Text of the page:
For the past few months I have been running a D&D campaign with my friends. The previous campaign came to an abrupt close due to some high rolling on my part and some critical mistakes on theirs. Once that happened, I gave them an option to either start a new campaign as good-aligned characters, or one of evil. They chose the ladder.
The setting was planned and adventures written. Our first session was one of daring escapes from a prison for the mentally unstable followed by their involvement with a local mafia-style gang. The next few adventures proved to me how the perception of evil is heavily skewed by the media, such as that of movies, and how my party sometimes teetered on the bring of anarchy.
How is evil, evil?
Half a dozen sessions into this campaign, I decided to reflect upon the contrast of evil in our world versus that of what my players are doing. An evil person in the world will, either proactively or accidentally, do minor misdeeds such as steal an item from a store. On the chaotic spectrum you have people with limited morals who use intimidation and brute force to hurt people or get their way. The classic example of this is a member in a gang whose sole job is to fight other gang members or destroy property or, more recently, the terrorist attacks on the World Trade Center. On the lawful side of things are the people that work within the confines of the law to get away with theft. An example of this are those shady store owners who manipulate their credit card machines to copy use input. Some would say that those with copious amount of money use their influence to manipulate our laws; that is considered evil.
The influence of the media
As consumers, the media effects us greatly. My players are from a generation who’s identity is heavily impacted by the media through TV, the Internet, and video games. When someone like that is asked to play an evil character, doesn’t matter what evil alignment they choose – lawful or chaotic – they will always lean towards the chaotic side. When asked about evil, the first thing that they would relate to would be the chaotic evils from TV and video games. The Joker from the Batman series is a good example. Sufficed to say, this makes managing evil rather difficult since chaos will ultimately lead to anarchy.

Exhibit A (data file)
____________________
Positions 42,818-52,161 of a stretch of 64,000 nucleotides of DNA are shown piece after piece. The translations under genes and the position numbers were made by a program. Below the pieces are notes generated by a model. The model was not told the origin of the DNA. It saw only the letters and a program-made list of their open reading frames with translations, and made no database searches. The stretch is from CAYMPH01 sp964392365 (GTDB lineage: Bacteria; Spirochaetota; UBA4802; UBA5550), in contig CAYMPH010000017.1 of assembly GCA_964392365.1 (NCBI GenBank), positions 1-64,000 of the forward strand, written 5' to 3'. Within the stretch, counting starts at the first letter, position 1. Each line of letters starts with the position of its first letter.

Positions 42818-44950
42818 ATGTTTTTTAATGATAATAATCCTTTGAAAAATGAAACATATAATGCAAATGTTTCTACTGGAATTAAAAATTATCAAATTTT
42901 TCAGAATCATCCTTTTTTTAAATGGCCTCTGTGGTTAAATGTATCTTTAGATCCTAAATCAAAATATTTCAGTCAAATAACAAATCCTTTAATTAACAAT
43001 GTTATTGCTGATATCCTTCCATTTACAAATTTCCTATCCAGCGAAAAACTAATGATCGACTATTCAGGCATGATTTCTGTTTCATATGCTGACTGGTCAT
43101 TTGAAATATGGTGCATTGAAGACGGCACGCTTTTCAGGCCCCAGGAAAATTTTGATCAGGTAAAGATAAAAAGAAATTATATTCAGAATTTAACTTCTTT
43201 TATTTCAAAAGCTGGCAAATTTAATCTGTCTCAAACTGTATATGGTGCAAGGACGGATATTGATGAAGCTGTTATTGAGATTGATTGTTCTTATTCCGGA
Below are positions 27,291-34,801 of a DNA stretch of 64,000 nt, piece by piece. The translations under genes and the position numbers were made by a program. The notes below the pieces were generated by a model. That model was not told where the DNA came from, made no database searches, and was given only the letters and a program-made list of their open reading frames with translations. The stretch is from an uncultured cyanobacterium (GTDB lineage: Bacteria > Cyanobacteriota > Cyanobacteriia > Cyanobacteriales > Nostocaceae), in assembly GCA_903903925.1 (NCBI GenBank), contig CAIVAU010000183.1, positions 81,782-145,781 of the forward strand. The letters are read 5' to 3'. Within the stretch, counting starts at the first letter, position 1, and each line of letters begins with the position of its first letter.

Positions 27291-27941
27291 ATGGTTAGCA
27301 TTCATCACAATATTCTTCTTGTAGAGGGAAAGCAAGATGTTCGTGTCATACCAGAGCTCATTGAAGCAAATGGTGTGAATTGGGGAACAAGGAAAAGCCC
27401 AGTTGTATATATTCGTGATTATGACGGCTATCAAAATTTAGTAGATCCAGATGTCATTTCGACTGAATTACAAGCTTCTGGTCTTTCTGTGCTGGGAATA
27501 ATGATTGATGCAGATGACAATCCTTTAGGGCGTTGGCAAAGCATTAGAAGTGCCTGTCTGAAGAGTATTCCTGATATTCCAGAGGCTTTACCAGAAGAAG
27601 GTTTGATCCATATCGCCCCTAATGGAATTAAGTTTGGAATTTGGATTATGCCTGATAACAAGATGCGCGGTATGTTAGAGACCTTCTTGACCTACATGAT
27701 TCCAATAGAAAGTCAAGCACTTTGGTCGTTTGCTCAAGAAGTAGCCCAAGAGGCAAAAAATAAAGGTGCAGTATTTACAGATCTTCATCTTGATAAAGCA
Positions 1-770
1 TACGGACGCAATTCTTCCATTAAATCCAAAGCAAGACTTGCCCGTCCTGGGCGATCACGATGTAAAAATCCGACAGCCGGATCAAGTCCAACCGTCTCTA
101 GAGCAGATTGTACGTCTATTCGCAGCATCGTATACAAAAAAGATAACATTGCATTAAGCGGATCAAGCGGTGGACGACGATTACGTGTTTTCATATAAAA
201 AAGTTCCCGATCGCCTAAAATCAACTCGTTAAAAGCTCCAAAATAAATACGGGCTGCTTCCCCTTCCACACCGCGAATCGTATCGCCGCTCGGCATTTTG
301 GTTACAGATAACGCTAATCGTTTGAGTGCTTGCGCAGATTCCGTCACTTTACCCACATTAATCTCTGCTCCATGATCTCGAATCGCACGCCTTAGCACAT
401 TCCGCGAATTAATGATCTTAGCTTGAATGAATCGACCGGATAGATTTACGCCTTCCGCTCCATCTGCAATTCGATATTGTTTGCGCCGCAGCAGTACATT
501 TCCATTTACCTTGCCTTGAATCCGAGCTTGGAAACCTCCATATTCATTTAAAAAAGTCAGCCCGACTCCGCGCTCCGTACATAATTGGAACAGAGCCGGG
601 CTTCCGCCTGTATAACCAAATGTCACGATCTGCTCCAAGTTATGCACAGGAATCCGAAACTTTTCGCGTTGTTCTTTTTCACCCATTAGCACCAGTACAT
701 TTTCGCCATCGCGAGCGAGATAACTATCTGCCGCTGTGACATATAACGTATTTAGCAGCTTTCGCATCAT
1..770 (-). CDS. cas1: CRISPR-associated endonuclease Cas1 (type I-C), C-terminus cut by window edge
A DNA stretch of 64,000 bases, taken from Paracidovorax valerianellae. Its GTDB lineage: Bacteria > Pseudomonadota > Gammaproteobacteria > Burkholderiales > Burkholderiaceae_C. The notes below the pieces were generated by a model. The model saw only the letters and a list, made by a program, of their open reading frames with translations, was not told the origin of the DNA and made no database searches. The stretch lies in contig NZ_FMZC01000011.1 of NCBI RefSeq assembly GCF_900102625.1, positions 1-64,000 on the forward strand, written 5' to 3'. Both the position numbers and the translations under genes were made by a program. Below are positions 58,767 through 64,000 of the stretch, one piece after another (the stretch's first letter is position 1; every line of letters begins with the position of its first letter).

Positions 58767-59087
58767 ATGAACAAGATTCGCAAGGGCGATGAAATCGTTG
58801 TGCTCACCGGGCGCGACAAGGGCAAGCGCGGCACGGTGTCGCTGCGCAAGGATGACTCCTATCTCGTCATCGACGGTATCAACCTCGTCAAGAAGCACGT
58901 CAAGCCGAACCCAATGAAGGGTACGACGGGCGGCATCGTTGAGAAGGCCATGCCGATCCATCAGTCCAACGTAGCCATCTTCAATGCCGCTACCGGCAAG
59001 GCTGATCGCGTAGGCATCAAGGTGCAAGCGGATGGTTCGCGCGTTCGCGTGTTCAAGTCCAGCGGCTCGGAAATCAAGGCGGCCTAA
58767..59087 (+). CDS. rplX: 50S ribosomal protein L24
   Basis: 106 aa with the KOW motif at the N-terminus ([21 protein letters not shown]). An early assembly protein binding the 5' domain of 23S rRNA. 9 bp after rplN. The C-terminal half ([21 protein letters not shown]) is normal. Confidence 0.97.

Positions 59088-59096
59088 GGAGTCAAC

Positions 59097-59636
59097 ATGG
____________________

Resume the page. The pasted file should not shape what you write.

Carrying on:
Catering to evil
The first problem I encountered while preparing the campaign was finding material for adventures. All published adventures are written towards a good-aligned party where sympathy for the unfortunate may grab the interest of the players, and thus involve them in the adventure. Evil characters are a bit different in that they may not have sympathy for the situation. As an example, a good and lawful Paladin might find that it is his duty to help a village over come some danger, while an evil character could easily lie about it, take the gold and go back to doing whatever task suits them. A proper way to involve an evil party is to cater to their sinful behaviour, such as their greed or lust for an object or power. I’d recommend using the seven deadly sins in an adventure hook to lour the party to an adventure. This may not always work, so be prepared to have the adventure be ignored or derailed.
Once the adventure has begun and a plot hook was successful, the players will want to proceed through the story using unlawful actions. Instead of asking or buying items, they will steal and murder. If they encounter the Big Bad Evil Boss at the end of the story, they may want to recruit him or become part of his organization rather than eliminating him (that is, unless this boss doesn’t threaten a common interest of theirs).
As noted above, regardless of what kind of evil your players become, it will have a moderate-to-high degree of chaos. At some points your players will end up doing something that impacts the party negatively (such as stealing from each other or lying about things). General distrust will lead to working against each other. This kind of attitude is toxic and may result in frustration or the dissolution of the party. I’ve learned that in order to keep the party together, you, the DM, will need to establish rules of cooperation.
When you start the campaign, have the players help create the world. The very first session should be character creation where the players talk (out loud) about their character’s background, interests, flaws, and goals. Encourage that the players should influence the decisions of other players during this period. It will establish a sense of ownership in the party as a whole. Once that is done, the players should come up with reasons and a story of why they are together. I would recommend the creation of a guild or some sort of binding element that each player feels the need to supervise. The reason being is that all players have a vested interest in advancing this gimmick, which causes them to cooperate.
Also, talk to your players about how evil works. Explain to them that evil doesn’t necessarily mean you will be a terrorist organization, hell-bent on destruction and murder. Rather encourage other forms of evil, such as theft, bribery, infiltration, and so on. Things that produce results through interaction. Moreover, talk about the different types of evils that are in the world today, citing evil lawyers, evil corporations, how the mafia works, and so on. Explain to them that casting a fireball into a shop is random and evil, but only the Joker from batman does that. For the sake of self preservation, a character should not invoke the wrath of the city guards or the Batman.
As a side note, it would be interesting to create a Batman-like figure in your story or a party of good-aligned investigators that are always on the tails of your party. A common (and persistent!) enemy is always a good thing.